Saudi teen asylum seeker expected in Canada
OTTAWA, Jan 12 (AFP) - The young Saudi woman who fled her family seeking asylum abroad is scheduled to land in Canada on Saturday after successfully harnessing the power of Twitter to stave off deportation from Thailand.
Rahaf Mohammed al-Qunun, 18, was already en route to Toronto late Friday when PM Justin Trudeau announced that Canada would take her in.
Trudeau's surprise announcement came after officials had heavily hinted that she was bound for Australia.
“Canada has been unequivocal that we'll stand up for human rights and women's rights around the world,” Trudeau said. “When the UN made a request of us that we grant al-Qunun's asylum, we accepted.” The move is sure to further strain Canada's relations with the kingdom that went sideways last August over Ottawa's rights criticism of Saudi Arabia, prompting Riyadh to expel the Canadian ambassador and sever all trade and investment ties in protest.
Qunun's attempt to flee the ultra-conservative kingdom was embraced by rights groups as a beacon of defiance against repression. Thai authorities initially threatened to deport her after she arrived in Bangkok from Kuwait last weekend.
But armed with a smartphone and hastily opened Twitter account, she forced a U-turn from Thai immigration police who handed her into the care of the UN's refugee agency as the #SaveRahaf hashtag bounced across the world.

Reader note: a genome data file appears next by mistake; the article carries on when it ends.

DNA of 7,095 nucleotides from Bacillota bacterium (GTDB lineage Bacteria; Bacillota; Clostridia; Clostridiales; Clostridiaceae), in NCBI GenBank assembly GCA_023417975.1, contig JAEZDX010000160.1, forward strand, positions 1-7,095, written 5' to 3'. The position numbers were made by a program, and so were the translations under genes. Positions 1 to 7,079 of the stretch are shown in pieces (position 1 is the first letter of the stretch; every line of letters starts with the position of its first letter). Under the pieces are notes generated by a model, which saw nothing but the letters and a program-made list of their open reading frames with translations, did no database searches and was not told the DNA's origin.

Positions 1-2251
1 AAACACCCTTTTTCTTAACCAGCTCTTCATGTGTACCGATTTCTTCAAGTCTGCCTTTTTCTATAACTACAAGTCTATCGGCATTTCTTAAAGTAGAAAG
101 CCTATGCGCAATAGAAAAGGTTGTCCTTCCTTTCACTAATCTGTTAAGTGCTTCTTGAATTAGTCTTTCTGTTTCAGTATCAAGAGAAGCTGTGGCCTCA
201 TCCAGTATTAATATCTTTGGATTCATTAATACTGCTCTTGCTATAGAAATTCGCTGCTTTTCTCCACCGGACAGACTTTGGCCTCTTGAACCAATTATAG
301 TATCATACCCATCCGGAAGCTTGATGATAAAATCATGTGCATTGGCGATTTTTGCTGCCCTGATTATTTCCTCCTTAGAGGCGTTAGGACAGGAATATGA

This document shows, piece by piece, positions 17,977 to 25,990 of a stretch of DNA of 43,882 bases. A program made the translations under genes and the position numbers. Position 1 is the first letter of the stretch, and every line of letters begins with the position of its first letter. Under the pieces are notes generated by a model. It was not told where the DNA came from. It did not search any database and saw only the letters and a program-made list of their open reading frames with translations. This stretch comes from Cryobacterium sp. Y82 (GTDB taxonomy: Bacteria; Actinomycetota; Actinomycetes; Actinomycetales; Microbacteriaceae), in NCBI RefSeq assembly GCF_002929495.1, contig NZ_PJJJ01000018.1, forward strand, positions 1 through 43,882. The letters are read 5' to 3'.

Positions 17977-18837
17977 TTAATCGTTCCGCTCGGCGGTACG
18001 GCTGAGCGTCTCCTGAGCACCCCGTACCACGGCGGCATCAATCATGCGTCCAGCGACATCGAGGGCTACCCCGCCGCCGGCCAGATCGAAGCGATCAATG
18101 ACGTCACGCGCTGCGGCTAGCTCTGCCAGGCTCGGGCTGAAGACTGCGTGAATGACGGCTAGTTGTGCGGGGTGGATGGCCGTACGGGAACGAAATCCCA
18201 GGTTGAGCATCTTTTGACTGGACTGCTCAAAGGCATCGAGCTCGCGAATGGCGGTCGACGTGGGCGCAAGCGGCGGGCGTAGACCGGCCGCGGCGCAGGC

“Ms al-Qunun's plight has captured the world's attention over the past few days, providing a glimpse into the precarious situation of millions of refugees worldwide,” UN High Commissioner for Refugees Filippo Grandi said.
Qunun alleged that she was abused by her family -- who deny the allegations -- and rights groups also said she had renounced Islam, risking prosecution in Saudi Arabia.
On Friday afternoon Qunun posted a cryptic tweet on her profile saying “I have some good news and some bad news” -- shortly afterward, her account was deactivated in response to death threats. But she was back online later, tweeting: “I would like to thank you people for supporting me and saving my life. Truly I have never dreamed of this love and support.” Qunun's swift use of Twitter saw her amass more than tens of thousands of followers within a week, highlighting her plight at a time when Saudi Arabia's human rights record is under heavy scrutiny following the murder of journalist Jamal Khashoggi.
Her deployment of social media allowed her to avoid the fate of countless other refugees who are sent back home or languish in detention centers.
Rahaf Mohammed al-Qunun, is pictured in the UNHCR building Bangkok, Thailand, before leaving for the airport, after she was granted asylum in Canada. UNHCR/Handout via Reuters